• True_Blue

    So--what _was_ Paula's explanation for the separate bathroom for black staff? That is something which can be verified. As for Jackson's niece part-Hispanic and not black--in my experience, people who use the N word have "special" names for Hispanic people, too.

  • The Pink Hulk

    Sooooo...was it verified? By whom?

    And just because that is your experience as to dealing with racist people doesn't mean it applies to Deen.

  • True_Blue

    The existence of segregated bathroom is verifiable in the sense that her past employees _can_ be queried. It's not a "he said/she said behind closed doors" kind of thing, where you only have words from opposing parties.

    Paula admitted to using the N word on multiple occasions, and wanting black employees to dress up like plantation house slaves. I suppose it's possible that Paula is special and is racist only against black people. But Occam's razor and all that.

  • Robert

    Didn't Deen testify in court that she said some pretty racist things? I'm pretty sure that's where the blow-up started since this case has been slow-moving from the start. That, and her long-time employee confirming the "dress as a plantation slave to ring the dinner bell and start service" accusation seem like a lot of verification to me. Or was saying that, yes, she wanted to have a plantation themed wedding with an all black wait staff (who she would never call the n-word because they were actually hard-working people, her general sentiment when answering that question) somehow not confirmation that Paula Deen says racist things?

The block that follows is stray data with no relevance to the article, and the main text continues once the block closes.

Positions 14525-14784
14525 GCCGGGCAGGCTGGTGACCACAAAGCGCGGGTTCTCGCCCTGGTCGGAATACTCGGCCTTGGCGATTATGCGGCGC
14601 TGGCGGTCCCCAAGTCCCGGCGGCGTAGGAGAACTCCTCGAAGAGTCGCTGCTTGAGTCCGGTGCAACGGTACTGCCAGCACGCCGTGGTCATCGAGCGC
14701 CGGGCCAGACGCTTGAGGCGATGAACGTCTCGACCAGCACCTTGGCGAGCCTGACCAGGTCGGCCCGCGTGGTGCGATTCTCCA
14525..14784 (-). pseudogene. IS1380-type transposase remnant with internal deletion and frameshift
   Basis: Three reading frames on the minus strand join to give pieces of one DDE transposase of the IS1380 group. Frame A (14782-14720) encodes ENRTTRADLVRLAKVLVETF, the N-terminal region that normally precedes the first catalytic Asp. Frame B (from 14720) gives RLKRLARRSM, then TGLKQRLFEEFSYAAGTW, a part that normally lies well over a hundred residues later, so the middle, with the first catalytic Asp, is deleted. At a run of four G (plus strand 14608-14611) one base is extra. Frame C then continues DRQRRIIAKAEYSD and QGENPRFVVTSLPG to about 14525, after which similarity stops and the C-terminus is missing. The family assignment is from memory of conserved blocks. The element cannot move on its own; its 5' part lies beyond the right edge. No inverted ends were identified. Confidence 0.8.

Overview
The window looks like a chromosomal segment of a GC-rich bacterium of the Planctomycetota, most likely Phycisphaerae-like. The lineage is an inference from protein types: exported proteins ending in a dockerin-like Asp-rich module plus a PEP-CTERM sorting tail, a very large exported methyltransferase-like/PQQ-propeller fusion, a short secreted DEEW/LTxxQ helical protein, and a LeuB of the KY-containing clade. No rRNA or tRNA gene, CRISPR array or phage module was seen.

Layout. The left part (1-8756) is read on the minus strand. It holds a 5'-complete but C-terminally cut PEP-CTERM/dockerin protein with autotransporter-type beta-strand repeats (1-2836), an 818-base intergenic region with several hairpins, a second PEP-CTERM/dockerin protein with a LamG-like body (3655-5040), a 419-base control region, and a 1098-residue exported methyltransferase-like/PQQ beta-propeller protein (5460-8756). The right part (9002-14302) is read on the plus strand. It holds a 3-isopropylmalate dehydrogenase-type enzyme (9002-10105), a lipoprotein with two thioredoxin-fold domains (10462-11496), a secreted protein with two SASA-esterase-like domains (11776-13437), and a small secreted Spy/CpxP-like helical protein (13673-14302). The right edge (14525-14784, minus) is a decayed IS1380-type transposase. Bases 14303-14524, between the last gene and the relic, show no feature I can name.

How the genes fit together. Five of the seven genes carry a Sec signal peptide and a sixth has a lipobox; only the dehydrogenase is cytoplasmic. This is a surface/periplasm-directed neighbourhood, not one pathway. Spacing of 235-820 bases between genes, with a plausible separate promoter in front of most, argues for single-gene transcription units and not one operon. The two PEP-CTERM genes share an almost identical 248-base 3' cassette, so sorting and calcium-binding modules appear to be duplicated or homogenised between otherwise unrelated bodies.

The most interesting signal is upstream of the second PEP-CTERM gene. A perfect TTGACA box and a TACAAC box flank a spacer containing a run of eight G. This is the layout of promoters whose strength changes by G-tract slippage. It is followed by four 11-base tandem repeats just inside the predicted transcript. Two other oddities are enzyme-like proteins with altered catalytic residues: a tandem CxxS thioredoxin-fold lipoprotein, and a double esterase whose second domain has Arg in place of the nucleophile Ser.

• SackBlabbath

    it's because here some people (with the correct opinions) are more equal than others... this is a classic irresolvable Wedge Issue if there ever was one.
    A two-minute hate against Paula Deen does nothing to actually improve race relations, or to help poeple see that such superficial differences are really just that.
    Instead we get sanctimony & an increasing "racism chill" - charges of such a thoughtcrime leveled against others at the least provocation.
    Take an honest look at who is really benefitting from this & similar sideshows; in whose interest is it to keep the country divided along racial lines?

    Identity Politics, like Financialization is quickliy destroying Society from within, like a cancer.
    Paula Deen may indeed be a clueless racist, but that doesn't make her smug detractors here any better than her.

  • Mrs. Julien

    Good morning, everyb---

    [backing slowly out of thread]

  • Brooke Michelle

    Over heeeere. *whispers from the rafters*

  • lowercase_see

    Tangentially related, I recently re-read Hunger Games and there's a bit where Katniss and Gale have a disagreement that ends with him asking her if she wants him to lie and she responds, "No, I want you to rethink it and come to the right conclusion."